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Gleanings from Hindu Scriptures- Part 13
In the previous installments, we dealt with the questions: What is God? Where is God? And How to attain God? It was shown how God permeates the Universe and exists in the Hearts of all creatures as their Innermost Atman. It was further shown how, the only way to attain Brahman i.e. Moksha (liberation) was through Atma-Jnana (self-realization).
Now, let us see how to attain this realization of Atman.
People strongly identify themselves with their body and name and the sense of ‘I’ and ‘Mine’ is very strong in them. People introduce themselves using their name, their gender, location, age, etc. They consider the house, the family, the money they have earned as belonging to them. This strong sense of ‘I-ness’ (Ahamkara) and ‘Mine-ness’ (Mamahkara) defines one’s identity.
But, this identity of Self with the body is not a real identity, instructs the scriptures. These are all only temporary identities superimposed on Atman that have arisen due to Avidya (ignorance) about the real nature of the Self. Adi Shankaracharya in his ‘Nirvana Shatkam’ clearly says, he is not the body, mind, or Causal state. Instead, he is Atman whose nature is Knowledge-Bliss.
The Upanishads repeatedly instruct through Mahavakyas (Great Sentences) like “Tat Tvam Asi” (Thou Art That) and “Aham Bahmasmi” (Self is Brahman) that the true identity of Self is that it is Brahman and not body and mind. Therefore, the realization of Atman (Atma-Jnana) constitutes removal of false identifications of the Self with the body, so that Atman can shine in its true nature without obstructions.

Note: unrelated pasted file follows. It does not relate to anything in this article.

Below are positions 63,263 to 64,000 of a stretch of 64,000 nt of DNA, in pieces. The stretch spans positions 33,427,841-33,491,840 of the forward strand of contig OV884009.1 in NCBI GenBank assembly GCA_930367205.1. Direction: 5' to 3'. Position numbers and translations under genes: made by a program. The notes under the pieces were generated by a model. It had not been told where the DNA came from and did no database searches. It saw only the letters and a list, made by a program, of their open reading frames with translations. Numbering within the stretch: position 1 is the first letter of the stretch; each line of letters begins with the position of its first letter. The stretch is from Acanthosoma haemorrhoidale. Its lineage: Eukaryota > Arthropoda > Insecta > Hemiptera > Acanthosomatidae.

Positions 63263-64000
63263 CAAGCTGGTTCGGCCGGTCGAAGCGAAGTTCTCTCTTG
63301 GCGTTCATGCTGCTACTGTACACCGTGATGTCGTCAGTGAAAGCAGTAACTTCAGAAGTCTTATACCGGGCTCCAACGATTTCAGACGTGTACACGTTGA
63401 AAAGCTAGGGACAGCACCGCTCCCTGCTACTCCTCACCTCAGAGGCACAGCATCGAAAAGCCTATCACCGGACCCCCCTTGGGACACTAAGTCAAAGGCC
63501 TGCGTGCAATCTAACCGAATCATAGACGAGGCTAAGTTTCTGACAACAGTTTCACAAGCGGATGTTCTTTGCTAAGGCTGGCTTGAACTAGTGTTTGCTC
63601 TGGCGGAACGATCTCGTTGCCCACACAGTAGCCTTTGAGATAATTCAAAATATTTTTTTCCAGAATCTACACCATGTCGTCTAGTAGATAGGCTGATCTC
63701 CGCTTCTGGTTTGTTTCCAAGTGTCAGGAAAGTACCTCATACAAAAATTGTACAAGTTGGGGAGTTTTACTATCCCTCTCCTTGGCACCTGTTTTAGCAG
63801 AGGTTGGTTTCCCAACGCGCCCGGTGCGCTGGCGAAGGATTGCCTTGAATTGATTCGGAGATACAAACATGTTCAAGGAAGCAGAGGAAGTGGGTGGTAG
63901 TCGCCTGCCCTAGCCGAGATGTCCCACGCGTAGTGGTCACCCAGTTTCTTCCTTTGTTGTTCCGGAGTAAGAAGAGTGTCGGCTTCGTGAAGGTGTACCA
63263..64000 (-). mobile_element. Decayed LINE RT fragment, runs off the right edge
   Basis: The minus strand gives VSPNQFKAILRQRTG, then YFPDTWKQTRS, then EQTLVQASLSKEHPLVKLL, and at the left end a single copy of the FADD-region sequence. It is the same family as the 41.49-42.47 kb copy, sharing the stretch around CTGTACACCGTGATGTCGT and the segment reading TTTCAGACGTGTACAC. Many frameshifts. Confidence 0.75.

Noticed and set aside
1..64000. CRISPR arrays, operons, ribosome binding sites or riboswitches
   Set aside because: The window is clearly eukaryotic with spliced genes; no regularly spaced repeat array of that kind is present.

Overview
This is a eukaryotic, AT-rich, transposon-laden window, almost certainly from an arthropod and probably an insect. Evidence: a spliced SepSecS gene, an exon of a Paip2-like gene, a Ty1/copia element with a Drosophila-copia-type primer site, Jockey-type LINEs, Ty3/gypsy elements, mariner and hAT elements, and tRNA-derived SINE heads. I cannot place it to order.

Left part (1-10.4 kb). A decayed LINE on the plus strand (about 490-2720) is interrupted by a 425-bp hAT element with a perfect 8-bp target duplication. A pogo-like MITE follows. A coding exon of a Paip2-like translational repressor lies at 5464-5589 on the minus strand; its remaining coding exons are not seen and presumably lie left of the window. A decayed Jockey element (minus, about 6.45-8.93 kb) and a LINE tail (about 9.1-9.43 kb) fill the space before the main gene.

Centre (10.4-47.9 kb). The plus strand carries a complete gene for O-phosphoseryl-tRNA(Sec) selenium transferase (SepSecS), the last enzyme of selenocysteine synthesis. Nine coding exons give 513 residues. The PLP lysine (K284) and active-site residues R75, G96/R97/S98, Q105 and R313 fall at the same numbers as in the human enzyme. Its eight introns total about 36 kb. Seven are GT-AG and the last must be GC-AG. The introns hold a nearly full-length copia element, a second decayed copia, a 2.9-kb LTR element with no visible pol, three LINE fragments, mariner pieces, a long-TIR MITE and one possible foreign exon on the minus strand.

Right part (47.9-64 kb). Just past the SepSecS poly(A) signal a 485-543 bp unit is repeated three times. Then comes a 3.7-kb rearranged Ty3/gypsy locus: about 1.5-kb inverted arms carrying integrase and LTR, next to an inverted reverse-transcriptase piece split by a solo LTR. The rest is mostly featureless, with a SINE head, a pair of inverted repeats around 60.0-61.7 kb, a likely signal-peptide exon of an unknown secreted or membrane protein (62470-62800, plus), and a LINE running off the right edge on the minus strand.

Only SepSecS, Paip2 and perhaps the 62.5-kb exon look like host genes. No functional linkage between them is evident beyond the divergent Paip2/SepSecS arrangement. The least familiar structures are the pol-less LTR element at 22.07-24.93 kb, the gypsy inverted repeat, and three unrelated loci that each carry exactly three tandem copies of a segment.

So, the question arises how to attain this Self? How to remove the false identifications? In the Brihadaranyaka Upanishad (2.4.5), Yajnavalkya instructs Maitreyi thus:
ātmā vā are dṛṣtavyaḥ śrotravyo mantavyo nididhyāsitavyo maitreyi
ātmano vā are darśanena śravaṇena matyā vijñānenedaṃ sarvaṃ viditam ||
Translation: The Self, oh Maitreyi, should be perceived/realized- should be heard, reflected, and meditated/contemplated upon. By realization of the Self through hearing, reflection, and meditation, all this is known.
Thus, the path to attain Atma-Jnana has four stages and this is referred as ‘Sravana chatushtaya’ in Vedanta. The four stages are: Sravana (hearing), Manana (reflection), Nidhidhyasa (Meditation on Self), and the fourth stage is Self-realization itself (Atma-Jnana).
Sravana refers to listening to the teachings of the Upanishads and Mahavakyas from a Guru. After, a student has listened to these teachings, the next stage is about internalizing those teachings. This is done through Manana. The student reflects upon the teachings again and again until, his doubts are cleared. He may even ask his teacher for clarification.
The sustained Manana results in a clarity in the mind regarding the teachings of the scriptures. But, this clarity or understanding is only intellectual or theoretical. To convert this indirect knowledge into direct realization (Aparoksha), one must then practice Nidhidhyasa or meditation on the teachings of the scriptures. This meditation is usually done on the essence of Mahavakyas.
It is important to note that, this Nidhidhyasa is different from mere reflection or thinking about the meaning of a verse. Nidhidhyasa is also different from Dhyana, which is usually translated as meditation. This Nidhidhyasa is actually what Adi Shankara or Ramana Maharshi call as “Vichara” (Self-Enquiry).